• Probe for the correct answer after allowing a child sufficient time to work out the answer to a question and ask follow up questions that give the child an opportunity to demonstrate what he/she knows.
  • Remind students that they should check their calculations in maths problems and reiterate how they can do that
  • After giving directions to the class as a whole, provide additional oral directions for a child with ADHD.
  • Provide follow-up directions in writing. For example, write the page number for an assignment on the board and remind the child to look at the board if he or she forgets the assignment.
  • Break down assignments into smaller, less complex tasks. For example, allow students to complete five maths problems before presenting them with the remaining five problems.
  • Highlight keywords in the instructions of worksheets to help the child. Additionally,  provide the child with a print out of the work being read and allow them to highlight as you go
  • Allow students with ADHD more time to complete quizzes and tests in order to eliminate “test anxiety” and provide them with other opportunities, methods, or test formats to allow them to demonstrate their knowledge.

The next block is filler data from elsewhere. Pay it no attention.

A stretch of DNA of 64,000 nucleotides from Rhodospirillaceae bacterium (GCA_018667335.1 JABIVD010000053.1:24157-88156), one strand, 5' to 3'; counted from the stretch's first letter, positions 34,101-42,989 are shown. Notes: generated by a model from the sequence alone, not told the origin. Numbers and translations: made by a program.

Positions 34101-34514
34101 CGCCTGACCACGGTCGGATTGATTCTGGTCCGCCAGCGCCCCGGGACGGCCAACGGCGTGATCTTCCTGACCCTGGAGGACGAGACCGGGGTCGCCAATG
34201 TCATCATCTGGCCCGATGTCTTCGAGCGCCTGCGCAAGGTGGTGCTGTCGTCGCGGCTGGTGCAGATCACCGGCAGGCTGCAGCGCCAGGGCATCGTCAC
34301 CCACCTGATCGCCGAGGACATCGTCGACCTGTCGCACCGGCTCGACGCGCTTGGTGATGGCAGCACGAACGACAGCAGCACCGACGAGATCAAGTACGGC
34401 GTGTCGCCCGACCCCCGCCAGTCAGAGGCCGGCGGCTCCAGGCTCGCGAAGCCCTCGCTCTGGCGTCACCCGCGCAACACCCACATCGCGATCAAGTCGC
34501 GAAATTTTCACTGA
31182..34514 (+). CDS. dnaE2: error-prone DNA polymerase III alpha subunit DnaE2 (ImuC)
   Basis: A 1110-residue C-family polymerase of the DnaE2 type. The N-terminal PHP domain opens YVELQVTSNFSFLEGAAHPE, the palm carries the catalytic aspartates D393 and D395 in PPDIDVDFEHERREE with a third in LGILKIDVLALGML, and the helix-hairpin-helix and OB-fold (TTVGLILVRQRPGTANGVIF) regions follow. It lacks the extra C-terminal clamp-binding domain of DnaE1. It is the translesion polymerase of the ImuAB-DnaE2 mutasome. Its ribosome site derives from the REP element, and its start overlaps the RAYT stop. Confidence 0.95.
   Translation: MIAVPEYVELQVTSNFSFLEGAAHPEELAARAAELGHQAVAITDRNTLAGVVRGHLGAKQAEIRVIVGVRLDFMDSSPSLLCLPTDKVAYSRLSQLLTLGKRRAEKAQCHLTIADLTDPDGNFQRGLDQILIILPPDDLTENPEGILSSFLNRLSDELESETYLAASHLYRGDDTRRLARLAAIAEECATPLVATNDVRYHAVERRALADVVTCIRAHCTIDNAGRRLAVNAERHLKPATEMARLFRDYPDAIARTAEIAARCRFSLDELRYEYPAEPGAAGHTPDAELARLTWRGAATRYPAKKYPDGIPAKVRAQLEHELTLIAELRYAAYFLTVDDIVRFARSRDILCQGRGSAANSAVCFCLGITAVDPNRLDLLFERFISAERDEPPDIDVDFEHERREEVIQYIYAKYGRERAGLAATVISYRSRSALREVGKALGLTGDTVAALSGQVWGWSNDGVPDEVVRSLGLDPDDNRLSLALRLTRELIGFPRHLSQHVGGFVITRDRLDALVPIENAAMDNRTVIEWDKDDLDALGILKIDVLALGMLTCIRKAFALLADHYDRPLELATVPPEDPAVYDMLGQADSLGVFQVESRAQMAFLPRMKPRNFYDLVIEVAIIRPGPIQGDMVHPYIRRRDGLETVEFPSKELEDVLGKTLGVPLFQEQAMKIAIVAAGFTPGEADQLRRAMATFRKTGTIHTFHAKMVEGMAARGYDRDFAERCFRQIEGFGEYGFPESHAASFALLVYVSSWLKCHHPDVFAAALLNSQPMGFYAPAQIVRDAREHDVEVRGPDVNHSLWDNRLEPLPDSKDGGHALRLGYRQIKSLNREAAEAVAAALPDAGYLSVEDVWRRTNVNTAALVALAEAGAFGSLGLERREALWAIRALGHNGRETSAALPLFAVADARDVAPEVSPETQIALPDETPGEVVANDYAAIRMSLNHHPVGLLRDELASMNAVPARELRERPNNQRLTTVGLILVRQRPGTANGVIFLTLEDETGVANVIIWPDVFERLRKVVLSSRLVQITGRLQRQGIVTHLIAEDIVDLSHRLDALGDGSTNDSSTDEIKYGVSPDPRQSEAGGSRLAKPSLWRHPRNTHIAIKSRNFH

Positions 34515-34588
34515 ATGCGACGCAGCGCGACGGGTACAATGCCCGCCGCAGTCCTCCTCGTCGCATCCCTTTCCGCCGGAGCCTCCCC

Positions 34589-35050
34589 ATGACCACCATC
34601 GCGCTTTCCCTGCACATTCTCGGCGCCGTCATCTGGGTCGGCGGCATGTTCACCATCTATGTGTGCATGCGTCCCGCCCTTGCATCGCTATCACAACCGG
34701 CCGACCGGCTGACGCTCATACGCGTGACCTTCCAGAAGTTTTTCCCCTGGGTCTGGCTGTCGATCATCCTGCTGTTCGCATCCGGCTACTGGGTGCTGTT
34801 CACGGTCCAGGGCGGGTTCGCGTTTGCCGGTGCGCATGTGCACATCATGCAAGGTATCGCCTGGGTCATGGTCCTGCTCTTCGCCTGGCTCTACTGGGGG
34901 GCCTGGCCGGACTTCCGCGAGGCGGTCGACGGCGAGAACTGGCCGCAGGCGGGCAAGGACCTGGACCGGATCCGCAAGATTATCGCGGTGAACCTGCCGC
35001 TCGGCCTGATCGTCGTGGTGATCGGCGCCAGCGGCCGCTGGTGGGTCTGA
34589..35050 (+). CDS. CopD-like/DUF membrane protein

• Use strategies such as Think-Pair-Share – teachers ask students to think about a topic, pair with a partner to discuss it and share ideas with the group. (Try to be aware of any external social issues between the children and pair accordingly)
  • ADHD children, in particular, can benefit from the use of ICT technology, which makes instruction more visual and allows students to participate actively.
  • Give advance warning that the lesson is soon to end, and instruct students of what is on the menu for the next lesson.  Try to check the child’s work at regular points to ensure they are not falling behind.  If any key areas are missing, incorporating a recap into the next lesson may be beneficial and give the child a discreet way of catching up.  Also, provide a print out of any missing chunks.
  • Ensure Instructions are clear; try to maintain a structured routine.  Come in, hang coats, get equipment, be seated -a visual timer and or map for this is also useful.
  • Assign the pupil a Mentor or TA – Allow the pupil to meet with this mentor on a regular basis (e.g. Monday morning) to plan and organise for the week and to review progress and problems from the past week.
  • Homework – letters and notes home should be, where possible, followed up with a duplicate in an email to the parent/carers.
  • Colour code lesson textbooks with the planned timetable. It is often easier and quicker to associate and match colours than it is to read a planner then read the front of every book in the bag (children with ADHD are often found with a week’s worth of books in their school bag or none at all)
  • Charts, lists, pie graphs and diagrams should be situated throughout the classroom to remind students of the subject material being learned.
  • Teach a child how to adapt instructional worksheets. For example, help a child fold his or her reading worksheet to reveal only one question at a time.
  • Clear away unnecessary books or other materials from their desk before beginning work.